Weekly Feature

Associated Press

Beer: The Real Celebrity of Super Bowl Commercials

January 27, 2009
by Christopher Coats
As important to some as what happens on the field, the annual lineup of beer ads each Super Bowl Sunday has become as much a part of championship football as “hut, hut, hike.”

Although beer commercials have followed a reasonably simple formula for success over the years, combining overweight everymen, gorgeous women, and ice-cold beer in an endless array of combinations, Super Bowl Sunday asks more of its adverts.

Not least because of the high costs of a mere 30 seconds of airtime, game day commercials are the most important of the year, because no matter who is playing you are sure to have millions of fans glued to every detail.

To really succeed, you have to bring a little something extra to the field.

Budweiser: The King of (Super Bowl) Beers

Never absent from the Super Bowl lineup, Bud and Bud Light have become staples of the championship roster. From their inaugural Bud Bowl, to their culture-infecting “Wassup” series of ads, to the their collection of burping frogs and lizards, the St. Louis beer company has become the most dependable vender of the football season.

In 2006, they took the brutality and enthusiasm one might expect from a football game and placed it in the workplace with this memorable spot about the dangers of combining Bud with office morale efforts.

Recently, the company ditched their belching amphibians in favor giving life to their iconic Clydesdales, inviting the whole barnyard to join in.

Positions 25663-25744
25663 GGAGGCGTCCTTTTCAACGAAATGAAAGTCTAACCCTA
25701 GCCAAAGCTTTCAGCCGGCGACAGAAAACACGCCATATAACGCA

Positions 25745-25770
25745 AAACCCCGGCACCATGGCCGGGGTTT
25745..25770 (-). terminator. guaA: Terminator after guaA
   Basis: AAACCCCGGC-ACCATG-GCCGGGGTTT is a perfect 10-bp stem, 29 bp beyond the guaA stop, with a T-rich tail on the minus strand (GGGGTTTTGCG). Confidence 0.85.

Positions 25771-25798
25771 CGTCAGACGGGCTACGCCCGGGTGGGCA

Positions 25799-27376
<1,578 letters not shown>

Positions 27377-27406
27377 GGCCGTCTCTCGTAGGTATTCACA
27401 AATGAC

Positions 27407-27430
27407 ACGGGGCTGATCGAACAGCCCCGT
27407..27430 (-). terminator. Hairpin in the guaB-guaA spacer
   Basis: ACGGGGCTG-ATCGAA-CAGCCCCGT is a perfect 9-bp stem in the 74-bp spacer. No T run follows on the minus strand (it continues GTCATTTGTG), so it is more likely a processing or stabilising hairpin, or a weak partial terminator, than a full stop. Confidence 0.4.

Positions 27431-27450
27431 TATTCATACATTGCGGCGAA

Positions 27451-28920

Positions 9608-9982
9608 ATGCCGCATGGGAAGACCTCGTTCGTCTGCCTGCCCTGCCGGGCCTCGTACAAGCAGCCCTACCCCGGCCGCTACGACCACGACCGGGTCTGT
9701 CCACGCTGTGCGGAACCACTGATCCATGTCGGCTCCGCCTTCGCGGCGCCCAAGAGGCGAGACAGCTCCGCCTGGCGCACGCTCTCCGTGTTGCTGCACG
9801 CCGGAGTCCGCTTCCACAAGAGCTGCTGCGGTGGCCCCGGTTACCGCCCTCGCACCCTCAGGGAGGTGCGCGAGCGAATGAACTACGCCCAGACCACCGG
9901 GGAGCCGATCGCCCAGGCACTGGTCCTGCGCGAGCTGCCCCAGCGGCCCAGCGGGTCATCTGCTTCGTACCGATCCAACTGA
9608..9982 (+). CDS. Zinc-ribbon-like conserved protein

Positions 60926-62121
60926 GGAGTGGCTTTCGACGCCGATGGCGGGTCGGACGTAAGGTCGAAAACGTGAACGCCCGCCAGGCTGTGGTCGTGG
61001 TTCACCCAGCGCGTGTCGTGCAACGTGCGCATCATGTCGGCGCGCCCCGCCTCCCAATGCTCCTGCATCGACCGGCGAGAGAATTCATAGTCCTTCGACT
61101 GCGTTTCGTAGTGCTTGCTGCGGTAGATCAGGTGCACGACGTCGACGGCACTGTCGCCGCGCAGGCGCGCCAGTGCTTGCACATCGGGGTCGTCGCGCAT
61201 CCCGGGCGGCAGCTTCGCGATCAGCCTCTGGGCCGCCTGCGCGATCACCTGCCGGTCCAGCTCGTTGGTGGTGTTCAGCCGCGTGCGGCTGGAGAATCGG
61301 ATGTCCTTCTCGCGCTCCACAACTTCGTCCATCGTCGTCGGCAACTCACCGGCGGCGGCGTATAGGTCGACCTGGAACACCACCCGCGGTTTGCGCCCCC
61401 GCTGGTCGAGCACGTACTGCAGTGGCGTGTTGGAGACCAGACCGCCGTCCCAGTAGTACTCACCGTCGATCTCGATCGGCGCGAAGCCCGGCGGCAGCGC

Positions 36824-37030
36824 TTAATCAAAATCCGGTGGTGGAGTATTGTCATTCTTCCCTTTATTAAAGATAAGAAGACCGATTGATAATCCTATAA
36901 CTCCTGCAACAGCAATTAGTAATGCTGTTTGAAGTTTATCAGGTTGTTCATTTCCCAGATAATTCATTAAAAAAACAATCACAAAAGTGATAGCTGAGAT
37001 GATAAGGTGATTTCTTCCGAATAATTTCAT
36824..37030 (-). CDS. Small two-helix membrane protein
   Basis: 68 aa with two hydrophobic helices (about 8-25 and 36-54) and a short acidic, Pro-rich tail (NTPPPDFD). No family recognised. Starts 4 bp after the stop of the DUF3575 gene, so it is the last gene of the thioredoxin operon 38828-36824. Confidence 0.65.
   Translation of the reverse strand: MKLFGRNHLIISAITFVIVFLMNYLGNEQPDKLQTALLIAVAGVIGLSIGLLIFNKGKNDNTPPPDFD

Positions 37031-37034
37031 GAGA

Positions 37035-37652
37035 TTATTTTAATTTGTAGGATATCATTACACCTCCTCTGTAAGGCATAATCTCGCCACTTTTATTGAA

However, even the pros occasionally slip up. Compiling a collection of the worst Super Bowl commercials of all time, MSNBC found two places of Bud on their list, including an unfortunate upside down clown and the tipping point for the Bud Bowl, which withered with age.

Miller: A Witty Defense

Hardly as much of a presence on Super Bowl Sunday, Miller has occasionally gone to great measures to get out of the shadow of Bud by challenging its dominance each year. In 2007, Miller ran a spot taking Budweiser’s legacy on directly with a dig at their Clydesdales as well as the company’s new Dalmatian mascot.

Then, last year Miller followed the game up with a rapid-response spot with a Miller delivery man taking shots at all of the commercials from that year, including witty comments about the Bud ads.

This year Miller is out to prove that less is more, planning to air a 1-second spot during the game, though this may be as much a result of the economy as it is a media strategy.

Around the World

Proving that the great American game does not have to be accompanied by only American brands, Heineken bet on star power in 2005 with a spot featuring a paparazzi-wary Brad Pitt.

The Best? You Decide.

With so many commercials and so many years passed, it can be difficult to choose your favorite. Thankfully, a few kind souls have taken it upon themselves to compile years worth of Super Bowl adverts in one place for your viewing pleasure, including Spike TV’s Commercial Bowl, serving up spots old and new, and USA Today’s Ad Meter site, where the newspaper has ranked each year’s commercials according to age, sex and income.

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